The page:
Vermont is not famous for interesting and innovative architecture, unless your idea of a remarkable new building is one that is trying to look like it was built 200 years ago. So the eyebrows naturally go up when discovering that a new home in Vermont is among the seven coolest houses of the year, at least according to a leading arbiter of such things.
Every spring, Architectural Record magazine announces a list seven of “Record Houses” — “our annual look at the best residential design from around the world,” the magazine proclaims. The 2010 edition includes houses in Japan, California, the Netherlands, Switzerland, China and, somewhat incongruously, Woodstock, Vt.
Still, lovers of Vermont architecture should not get too excited. The architect is from Arizona. The owner lives in Massachusetts. Only the builder, Colby & Tobiason, is local.
Neither should we get too offended. Buildings designed for public or commercial use are fair game precisely because they comprise the spaces we jointly occupy, particularly in a cold climate. But critiquing someone’s private house is almost literally a home invasion.
Still, here we have the work of a prominent American architect, Rick Joy, who stepped forward, along with his client, to seek recognition and, through it, public scrutiny. Here we have an architectural magazine that proclaims the 2010 Record House competition as one whose criteria included “simplicity, modesty, and sustainability, in keeping with today’s culture of restraint.” But here we have a project that seems, in significant part, to be at variance with whatever sense of restraint that suffuses Vermont.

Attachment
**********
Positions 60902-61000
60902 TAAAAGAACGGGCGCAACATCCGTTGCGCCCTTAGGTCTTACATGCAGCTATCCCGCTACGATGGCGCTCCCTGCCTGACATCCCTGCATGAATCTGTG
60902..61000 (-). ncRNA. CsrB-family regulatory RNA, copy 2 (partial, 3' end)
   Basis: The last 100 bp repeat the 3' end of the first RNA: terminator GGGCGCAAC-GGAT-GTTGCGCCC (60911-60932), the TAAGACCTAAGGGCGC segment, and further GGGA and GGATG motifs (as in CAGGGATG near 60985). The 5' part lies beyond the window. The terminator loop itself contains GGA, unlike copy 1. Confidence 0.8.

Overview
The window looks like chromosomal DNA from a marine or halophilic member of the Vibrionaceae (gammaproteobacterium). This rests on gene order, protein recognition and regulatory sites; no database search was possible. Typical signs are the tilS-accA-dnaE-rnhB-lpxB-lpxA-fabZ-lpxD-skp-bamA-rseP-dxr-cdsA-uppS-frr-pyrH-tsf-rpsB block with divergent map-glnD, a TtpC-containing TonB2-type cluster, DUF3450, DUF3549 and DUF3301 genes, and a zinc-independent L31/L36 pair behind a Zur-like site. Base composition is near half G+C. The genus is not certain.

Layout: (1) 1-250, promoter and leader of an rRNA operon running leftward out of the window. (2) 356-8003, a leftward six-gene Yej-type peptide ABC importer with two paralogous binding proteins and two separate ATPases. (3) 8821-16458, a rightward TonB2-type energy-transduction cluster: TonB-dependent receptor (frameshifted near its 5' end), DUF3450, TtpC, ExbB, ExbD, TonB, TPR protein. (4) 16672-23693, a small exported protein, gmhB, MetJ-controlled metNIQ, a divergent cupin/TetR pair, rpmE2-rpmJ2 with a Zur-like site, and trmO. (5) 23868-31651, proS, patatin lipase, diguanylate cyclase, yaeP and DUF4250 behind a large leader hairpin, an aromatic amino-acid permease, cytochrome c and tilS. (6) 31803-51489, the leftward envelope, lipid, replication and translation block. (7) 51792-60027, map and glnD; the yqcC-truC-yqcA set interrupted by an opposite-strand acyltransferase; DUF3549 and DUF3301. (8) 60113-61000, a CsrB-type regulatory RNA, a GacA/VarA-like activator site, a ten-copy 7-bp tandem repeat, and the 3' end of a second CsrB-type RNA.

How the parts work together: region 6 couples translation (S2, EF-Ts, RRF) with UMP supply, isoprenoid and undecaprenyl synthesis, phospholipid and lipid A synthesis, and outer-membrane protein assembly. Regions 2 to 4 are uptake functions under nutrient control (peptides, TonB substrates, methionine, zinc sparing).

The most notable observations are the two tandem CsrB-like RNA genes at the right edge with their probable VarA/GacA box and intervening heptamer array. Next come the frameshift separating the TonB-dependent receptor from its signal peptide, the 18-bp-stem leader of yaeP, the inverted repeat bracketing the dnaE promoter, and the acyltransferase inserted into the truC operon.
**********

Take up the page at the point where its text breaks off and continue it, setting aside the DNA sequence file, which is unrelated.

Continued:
As the magazine points out and lavishly illustrates with photographs that cannot be reproduced here for copyright reasons but can be visited at http://archrecord.construction.com/residential/recordHouses/2010.asp, there is a surfeit of simplicity here if you equate the term with a certain stark, unadorned aesthetic usually described in architectural circles as “modernist.” The current fashion among modernist architects is for houses with linear plans rather than interconnecting rooms – essentially railroad flats with a single hallway running the length of the house to facilitate privacy. Joy’s Woodstock project embraces this trope fully.
Architectural Record oohs and ahs over the fact that Joy, known for flat-roofed “rammed earth” houses in the desert southwest, has here placed a pointy, gabled roof atop his unadorned rectangle, eliminated the eaves (and thus, it is hoped, ice dams in winter) and covered most of the house with shingles. Four of the windows are actually part window and part skylight – in effect, glass with a corner in it. This is another familiar trope, though employed here in novel fashion.
On display in the living room are the steel beams that hold the whole thing up. Using and showing off metal to do the job that timber framing used to do is yet another modernist move that is hardly unprecedented but which, admittedly, hollers the word “simplicity” to those who would visit the owner at his country home or, barring that, read architectural magazines.
Once upon a time, cutting-edge architecture in Vermont paid deliberate tribute to the civilization that is credited with birthing democracy. Designers of Greek Revival buildings of the 19th Century often placed the front door, and thus the main façade, at the gable end of the structure. In other words, the peak of the pointed roof was perpendicular to the front entrance, just as with the Parthenon.